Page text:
Indians: Bob Feller, Addie Joss, Bob Lemon.

Orioles: Jim Palmer, Cal Ripken, Brooks Robinson.

White Sox: Luke Appling, Red Faber, Ted Lyons.

Cardinals: Bob Gibson, Stan Musial.

Reds: Johnny Bench, Bid McPhee.

Tigers: Charlie Gehringer, Al Kaline.

Brewers: Robin Yount.

Cubs: Ernie Banks.

Padres: Tony Gwynn.

Phillies: Mike Schmidt.

Royals: George Brett.

Senators: Walter Johnson.

Twins: Kirby Puckett.

For more baseball news, rumors and analysis, follow @eyeonbaseball on Twitter or subscribe to the RSS feed.
Posted on: December 2, 2011 3:39 pm
Edited on: December 2, 2011 5:10 pm
 

Homegrown Team: Atlanta Braves

Elvis Andrus

By C. Trent Rosecrans


What if players were only permitted to stay with the team that originally made them a professional? No trades, no Rule-5 Draft, no minor or major league free agency ... once you are a professional baseball player, you stay in that organization. This series shows how all 30 teams would look. We give you: Homegrown teams. To view the schedule/past entries of this feature, click here.

The Braves have seemingly always believed in developing talent from within and occasionally supplementing from the outside. It's a formula that's worked for many years and has become a blueprint for most of baseball. However, that doesn't mean they don't make mistakes from time to time, and if you're a Braves fan, you probably already rue the date July 31, 2007, already. On that day, the Braves sent Elvis Andrus, Neftali Feliz, Matt Harrison, Jarrod Saltalamacchia and Beau Jones to the Rangers for Mark Teixeira and Ron Mahay. The Rangers have been to two World Series since the trade and the Braves none.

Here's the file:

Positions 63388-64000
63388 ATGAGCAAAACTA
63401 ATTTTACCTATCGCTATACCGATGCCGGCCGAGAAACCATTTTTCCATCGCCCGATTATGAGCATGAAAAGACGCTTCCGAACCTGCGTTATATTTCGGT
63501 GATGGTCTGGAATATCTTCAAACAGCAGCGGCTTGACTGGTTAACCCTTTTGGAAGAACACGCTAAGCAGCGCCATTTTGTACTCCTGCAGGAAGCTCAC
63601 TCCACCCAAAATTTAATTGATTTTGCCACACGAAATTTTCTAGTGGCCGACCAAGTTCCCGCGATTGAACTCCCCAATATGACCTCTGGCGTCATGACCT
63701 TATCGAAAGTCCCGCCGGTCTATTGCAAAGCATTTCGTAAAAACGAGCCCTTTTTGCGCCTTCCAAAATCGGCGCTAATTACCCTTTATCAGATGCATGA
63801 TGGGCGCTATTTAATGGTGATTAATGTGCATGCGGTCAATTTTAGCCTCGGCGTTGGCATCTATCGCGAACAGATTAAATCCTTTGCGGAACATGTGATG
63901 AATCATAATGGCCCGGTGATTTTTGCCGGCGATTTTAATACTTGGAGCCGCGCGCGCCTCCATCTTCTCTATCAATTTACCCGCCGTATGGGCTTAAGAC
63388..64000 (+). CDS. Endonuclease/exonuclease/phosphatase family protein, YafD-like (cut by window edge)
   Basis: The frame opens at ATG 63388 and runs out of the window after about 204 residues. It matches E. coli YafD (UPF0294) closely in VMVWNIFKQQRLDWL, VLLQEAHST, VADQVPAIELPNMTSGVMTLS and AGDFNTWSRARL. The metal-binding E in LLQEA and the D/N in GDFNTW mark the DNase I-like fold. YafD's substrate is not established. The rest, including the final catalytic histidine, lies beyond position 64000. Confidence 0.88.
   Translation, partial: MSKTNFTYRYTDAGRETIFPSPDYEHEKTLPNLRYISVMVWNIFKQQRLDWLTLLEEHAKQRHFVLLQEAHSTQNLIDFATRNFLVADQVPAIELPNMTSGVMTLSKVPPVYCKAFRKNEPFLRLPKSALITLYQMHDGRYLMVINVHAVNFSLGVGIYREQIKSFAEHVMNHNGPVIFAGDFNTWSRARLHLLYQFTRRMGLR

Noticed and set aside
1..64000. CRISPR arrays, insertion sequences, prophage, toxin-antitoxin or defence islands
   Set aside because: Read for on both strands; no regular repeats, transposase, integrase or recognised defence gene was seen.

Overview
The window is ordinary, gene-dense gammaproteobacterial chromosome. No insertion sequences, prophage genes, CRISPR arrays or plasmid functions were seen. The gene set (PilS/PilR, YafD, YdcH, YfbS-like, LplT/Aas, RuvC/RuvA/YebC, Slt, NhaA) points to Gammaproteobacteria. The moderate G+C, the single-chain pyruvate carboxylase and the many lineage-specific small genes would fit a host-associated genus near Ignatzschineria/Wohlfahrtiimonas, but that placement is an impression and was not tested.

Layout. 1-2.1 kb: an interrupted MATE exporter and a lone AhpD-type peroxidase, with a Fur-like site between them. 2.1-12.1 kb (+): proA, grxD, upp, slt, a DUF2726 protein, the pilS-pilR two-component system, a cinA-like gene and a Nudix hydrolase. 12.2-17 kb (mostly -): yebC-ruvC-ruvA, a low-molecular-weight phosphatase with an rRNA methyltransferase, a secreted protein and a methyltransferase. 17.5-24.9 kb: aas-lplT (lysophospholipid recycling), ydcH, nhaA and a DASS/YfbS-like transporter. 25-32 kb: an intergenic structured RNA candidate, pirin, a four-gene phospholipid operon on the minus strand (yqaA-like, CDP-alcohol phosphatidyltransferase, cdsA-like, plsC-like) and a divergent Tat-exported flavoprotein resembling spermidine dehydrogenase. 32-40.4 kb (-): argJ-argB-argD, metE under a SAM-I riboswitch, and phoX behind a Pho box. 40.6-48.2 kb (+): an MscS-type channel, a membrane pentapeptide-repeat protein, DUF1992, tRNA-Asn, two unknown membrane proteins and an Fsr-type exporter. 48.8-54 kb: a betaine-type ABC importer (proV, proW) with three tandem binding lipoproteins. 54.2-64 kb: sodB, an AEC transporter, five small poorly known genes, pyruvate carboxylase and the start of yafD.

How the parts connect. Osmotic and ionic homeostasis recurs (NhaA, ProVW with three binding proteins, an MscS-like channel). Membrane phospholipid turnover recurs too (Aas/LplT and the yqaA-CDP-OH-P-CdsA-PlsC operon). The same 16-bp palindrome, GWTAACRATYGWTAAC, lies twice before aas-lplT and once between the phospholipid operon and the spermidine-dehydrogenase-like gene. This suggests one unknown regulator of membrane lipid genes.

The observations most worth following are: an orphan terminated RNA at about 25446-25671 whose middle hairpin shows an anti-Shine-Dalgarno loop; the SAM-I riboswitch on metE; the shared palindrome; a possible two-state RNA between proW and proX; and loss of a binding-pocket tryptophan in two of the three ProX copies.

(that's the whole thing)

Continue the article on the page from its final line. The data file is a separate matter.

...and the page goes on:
Lineup

1. Elvis Andrus, SS
2. Martin Prado, LF
3. Brian McCann, C
4. Chipper Jones, 3B
5. Jeff Francoeur, RF
6. Freddie Freeman, 1B
7. Jason Heyward, CF
8. Kelly Johnson, 2B

Starting Rotation

1. Adam Wainwright
2. Tommy Hanson
3. Brandon Beachy
4. Matt Harrison
5. Mike Minor

Bullpen

Closer - Craig Kimbrel
Set up - Neftali Feliz, Jonny Venters, Matt Belisle, Julio Teheran, Charlie Morton
Long - Bruce Chen

Notable Bench Players

Adam LaRoche, Mark DeRosa, Rafael Furcal, Yunel Escobar, Wilson Betemit, Andruw Jones, Jordan Schafer, Tyler Flowers, Brayan Pena and Garrett Jones give this team an acceptable backup at every spot on the diamond and more. 

What's Good?

The depth is incredible -- in the pitching staff and the position players. Even if Wainwright weren't available because of his injury, the team has Chen, Morton or the rookie Teheran to step in, or they could move Feliz to the rotation without even having to look anywhere else for its closer.

What's Not?

Heyward is playing out of position in center -- it was between him and Francoeur, so I went with Heyward. Other than that? Well, Wainwright might still have been injured and the rotation is young, but talented.

Comparison to real 2011

There's no chance this team would have missed the playoffs, like their real-life counterparts did. The rotation is solid (even without Wainwright) and would have given first-year manager Fredi Gonzalez more innings, meaning he may not have run Kimbrel and Venters into the ground. The lineup has enough punch to aid that goal. Does this team win the World Series? Maybe. The rotation isn't a postseason killer -- yet, but there's certainly potential.

Next: Toronto Blue Jays

For more baseball news, rumors and analysis, follow @eyeonbaseball on Twitter or subscribe to the RSS feed.
Posted on: October 14, 2011 11:43 am
Edited on: October 14, 2011 11:52 am
 

R.I.P.: 2011 Atlanta Braves


By C. Trent Rosecrans